I would be extremely interested in hearing otherwise, if any Aussies out there have some experience with Lyme. How I might go about getting it checked out. Might even start a thread... one day.
 
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I know this is getting off topic, but.....

Hey RustyJ,
.... She described exactly that kind of symptom, driving a well-known road and suddenly losing recognition, having to pull over and wait a couple of minutes for it to pass. She was told that it is a known symptom of chronic Lyme. ......
Interesting!! I had that happen twice in the first couple years of CFS, except that for me it lasted a half hour or so - scared me half to death. And my docs paid absolutely no attention, except to give me strange looks. It's good to find I'm not the only one.
 

knackers323

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hi Rusty, I have heard that dr Bernie Hudson an infectious disease specialist at royal north shore hospital Sydney recognises lyme disease in Australia.
 

RustyJ

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hi Rusty, I have heard that dr Bernie Hudson an infectious disease specialist at royal north shore hospital Sydney recognises lyme disease in Australia.
Knackers. Thank you very much. i'll do a bit of googling. Bah. Still trying to get my head around XMRV. Now I have to research Lyme.
Anyone else with any info on lyme treatment or prevalence in Australia?
 

ukxmrv

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There is no evidence that any of these onsets are applicable to XMRV. We need the results of our survey to see what patients actually report. XMRV may be different. We don't know yet.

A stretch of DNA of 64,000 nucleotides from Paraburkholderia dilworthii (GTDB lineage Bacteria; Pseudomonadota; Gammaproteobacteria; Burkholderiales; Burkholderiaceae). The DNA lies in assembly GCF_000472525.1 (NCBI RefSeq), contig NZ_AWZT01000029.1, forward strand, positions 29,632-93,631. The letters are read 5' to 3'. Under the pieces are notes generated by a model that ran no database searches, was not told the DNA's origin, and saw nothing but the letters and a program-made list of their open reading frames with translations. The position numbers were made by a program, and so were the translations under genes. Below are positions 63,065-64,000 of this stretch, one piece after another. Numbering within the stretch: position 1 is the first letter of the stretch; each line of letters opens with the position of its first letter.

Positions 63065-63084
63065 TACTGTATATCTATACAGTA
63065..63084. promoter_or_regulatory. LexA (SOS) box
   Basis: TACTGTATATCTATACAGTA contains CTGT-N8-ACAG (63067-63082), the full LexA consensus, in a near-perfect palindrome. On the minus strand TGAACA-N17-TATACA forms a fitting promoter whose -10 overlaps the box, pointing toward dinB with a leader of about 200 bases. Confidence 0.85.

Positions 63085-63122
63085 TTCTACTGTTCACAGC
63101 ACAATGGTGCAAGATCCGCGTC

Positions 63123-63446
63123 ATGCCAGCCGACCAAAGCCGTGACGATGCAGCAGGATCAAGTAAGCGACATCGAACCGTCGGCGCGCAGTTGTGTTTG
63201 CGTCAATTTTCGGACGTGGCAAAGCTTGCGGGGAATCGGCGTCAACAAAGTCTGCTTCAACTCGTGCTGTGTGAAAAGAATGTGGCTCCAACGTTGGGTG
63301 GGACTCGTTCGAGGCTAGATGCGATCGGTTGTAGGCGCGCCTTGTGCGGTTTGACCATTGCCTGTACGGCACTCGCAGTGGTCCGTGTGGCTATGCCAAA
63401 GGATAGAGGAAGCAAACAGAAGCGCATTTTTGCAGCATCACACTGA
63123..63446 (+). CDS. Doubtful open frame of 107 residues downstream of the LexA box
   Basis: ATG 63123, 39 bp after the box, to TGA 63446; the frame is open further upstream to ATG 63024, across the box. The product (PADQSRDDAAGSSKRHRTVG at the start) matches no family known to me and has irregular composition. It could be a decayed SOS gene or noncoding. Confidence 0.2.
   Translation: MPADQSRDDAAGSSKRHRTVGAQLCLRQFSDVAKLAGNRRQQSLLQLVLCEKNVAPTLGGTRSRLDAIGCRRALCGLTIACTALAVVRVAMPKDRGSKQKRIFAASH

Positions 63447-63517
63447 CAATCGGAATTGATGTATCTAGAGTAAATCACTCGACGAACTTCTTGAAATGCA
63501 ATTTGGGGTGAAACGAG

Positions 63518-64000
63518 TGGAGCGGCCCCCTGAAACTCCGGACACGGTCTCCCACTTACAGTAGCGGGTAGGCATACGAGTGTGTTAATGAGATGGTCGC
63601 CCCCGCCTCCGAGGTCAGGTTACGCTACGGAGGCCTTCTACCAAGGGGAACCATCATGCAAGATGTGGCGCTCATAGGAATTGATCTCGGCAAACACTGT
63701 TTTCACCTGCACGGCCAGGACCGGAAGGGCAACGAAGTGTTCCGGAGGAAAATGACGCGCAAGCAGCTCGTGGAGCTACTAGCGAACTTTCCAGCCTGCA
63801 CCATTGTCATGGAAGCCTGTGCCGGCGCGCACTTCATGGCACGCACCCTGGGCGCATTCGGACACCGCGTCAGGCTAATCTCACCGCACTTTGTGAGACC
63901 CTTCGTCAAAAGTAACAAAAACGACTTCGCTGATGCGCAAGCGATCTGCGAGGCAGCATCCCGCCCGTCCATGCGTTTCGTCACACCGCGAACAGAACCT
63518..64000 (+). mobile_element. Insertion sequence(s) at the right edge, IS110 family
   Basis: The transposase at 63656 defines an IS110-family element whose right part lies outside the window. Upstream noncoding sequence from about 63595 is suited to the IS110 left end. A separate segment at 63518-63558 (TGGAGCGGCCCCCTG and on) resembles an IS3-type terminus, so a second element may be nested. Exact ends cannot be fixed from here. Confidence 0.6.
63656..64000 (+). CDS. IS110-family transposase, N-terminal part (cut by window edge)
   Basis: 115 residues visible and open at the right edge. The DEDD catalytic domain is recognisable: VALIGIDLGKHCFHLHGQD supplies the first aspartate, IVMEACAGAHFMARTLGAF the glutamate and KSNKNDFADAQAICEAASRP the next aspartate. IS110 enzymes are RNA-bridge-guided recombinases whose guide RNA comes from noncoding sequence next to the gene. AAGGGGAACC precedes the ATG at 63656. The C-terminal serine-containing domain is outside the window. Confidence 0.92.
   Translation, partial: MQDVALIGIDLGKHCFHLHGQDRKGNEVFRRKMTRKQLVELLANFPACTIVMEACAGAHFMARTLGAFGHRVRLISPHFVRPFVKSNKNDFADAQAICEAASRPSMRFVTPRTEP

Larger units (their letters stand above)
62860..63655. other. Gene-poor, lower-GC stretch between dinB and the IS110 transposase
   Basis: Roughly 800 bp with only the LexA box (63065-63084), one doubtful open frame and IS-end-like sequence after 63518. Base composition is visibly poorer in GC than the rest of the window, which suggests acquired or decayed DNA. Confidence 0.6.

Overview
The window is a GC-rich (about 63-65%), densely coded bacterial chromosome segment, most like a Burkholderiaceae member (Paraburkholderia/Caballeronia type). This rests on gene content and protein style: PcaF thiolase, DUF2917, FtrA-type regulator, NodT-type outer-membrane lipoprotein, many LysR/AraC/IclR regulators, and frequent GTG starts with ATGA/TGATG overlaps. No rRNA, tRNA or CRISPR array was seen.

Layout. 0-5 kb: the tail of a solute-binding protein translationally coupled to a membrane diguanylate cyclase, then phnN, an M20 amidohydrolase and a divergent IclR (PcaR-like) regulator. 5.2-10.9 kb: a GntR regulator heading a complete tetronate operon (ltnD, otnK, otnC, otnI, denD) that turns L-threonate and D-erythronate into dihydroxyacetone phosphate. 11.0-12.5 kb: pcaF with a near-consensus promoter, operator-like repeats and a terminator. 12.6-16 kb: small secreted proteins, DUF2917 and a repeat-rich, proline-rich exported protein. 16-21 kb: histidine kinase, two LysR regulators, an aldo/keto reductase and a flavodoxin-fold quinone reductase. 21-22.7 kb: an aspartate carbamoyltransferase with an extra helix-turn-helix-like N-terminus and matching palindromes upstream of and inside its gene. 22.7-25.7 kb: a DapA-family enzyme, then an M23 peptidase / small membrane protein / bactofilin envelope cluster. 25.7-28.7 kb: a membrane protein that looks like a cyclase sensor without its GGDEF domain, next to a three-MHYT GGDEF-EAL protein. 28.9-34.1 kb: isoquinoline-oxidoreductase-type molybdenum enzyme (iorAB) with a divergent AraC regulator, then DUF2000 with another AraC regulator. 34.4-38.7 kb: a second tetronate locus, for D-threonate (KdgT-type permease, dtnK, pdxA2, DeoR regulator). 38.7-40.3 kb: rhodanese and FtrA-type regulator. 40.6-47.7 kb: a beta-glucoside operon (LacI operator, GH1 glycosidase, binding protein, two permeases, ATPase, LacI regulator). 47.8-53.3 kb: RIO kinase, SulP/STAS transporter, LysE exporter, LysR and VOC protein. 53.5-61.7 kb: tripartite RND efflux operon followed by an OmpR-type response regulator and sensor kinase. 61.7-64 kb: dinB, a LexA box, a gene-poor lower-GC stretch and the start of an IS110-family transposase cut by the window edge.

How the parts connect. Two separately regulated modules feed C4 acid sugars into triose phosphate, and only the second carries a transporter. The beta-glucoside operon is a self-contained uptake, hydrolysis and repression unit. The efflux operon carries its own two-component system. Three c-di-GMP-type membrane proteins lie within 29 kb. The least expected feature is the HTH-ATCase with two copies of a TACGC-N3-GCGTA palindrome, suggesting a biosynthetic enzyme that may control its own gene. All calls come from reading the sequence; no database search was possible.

SOC

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There is no evidence that any of these onsets are applicable to XMRV. We need the results of our survey to see what patients actually report. XMRV may be different. We don't know yet.
If you mean that none of these onsets apply to the initial XMRV infection, I agree. We know next to nothing about XMRV; it is very recently discovered (by medical research standards) and there is only a minute amount of solid research so far. Unfortunately, our survey, while interesting and possibly useful for giving researchers ideas of what to consider in their research, is not scientific.

It's quite possible, in my opinion, that all of the ME/CFS onsets we see are possible in the context of an XMRV infection. At the moment I'm thinking along the lines of XMRV -->XAND, as suggested by Lombardi et al in the Science paper. That is, that what we call "ME/CFS" is actually a later stage of XMRV infection. By that hypothesis, the ME/CFS (XAND) onset has no direct correlation to the XMRV infection, which may have occurred years earlier.
 

ukxmrv

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Absolutely, we would need a scientific study with any events that the patient can remember. That's hard because it's in the past. We would need to follow children born with the virus to see what the triggers are and somehow find others who pick it up in their lives (not sure how). Would be nice if the patient survey here can give us any clues though.